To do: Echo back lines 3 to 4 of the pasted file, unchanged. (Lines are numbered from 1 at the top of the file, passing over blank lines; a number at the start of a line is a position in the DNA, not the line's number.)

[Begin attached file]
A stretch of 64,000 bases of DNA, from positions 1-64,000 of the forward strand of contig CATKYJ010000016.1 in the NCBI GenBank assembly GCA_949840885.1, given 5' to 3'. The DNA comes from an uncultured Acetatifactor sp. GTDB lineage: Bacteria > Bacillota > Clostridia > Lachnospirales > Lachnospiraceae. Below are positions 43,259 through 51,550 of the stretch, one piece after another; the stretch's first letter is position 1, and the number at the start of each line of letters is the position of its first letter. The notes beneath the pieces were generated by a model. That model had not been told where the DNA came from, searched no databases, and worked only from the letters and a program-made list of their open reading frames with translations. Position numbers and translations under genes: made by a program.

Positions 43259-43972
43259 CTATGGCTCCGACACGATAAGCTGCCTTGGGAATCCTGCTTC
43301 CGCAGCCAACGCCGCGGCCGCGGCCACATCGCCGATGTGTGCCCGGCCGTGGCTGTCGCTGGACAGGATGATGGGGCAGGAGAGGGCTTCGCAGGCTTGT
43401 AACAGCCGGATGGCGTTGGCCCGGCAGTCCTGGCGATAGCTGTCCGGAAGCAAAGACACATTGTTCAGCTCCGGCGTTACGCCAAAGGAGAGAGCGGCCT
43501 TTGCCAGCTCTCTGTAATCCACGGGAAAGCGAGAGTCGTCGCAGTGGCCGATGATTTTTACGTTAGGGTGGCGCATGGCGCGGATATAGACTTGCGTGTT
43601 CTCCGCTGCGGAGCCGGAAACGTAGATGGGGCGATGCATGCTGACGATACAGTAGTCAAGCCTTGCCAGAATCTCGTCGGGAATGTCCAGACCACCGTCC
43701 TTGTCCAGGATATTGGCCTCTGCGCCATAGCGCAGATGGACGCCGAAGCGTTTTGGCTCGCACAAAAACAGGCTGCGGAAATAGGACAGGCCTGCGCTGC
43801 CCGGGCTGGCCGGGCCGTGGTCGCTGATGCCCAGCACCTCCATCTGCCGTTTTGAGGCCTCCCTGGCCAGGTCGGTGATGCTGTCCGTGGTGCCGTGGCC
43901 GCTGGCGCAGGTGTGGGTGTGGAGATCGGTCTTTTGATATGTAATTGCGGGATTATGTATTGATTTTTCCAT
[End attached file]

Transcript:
43259 CTATGGCTCCGACACGATAAGCTGCCTTGGGAATCCTGCTTC
43301 CGCAGCCAACGCCGCGGCCGCGGCCACATCGCCGATGTGTGCCCGGCCGTGGCTGTCGCTGGACAGGATGATGGGGCAGGAGAGGGCTTCGCAGGCTTGT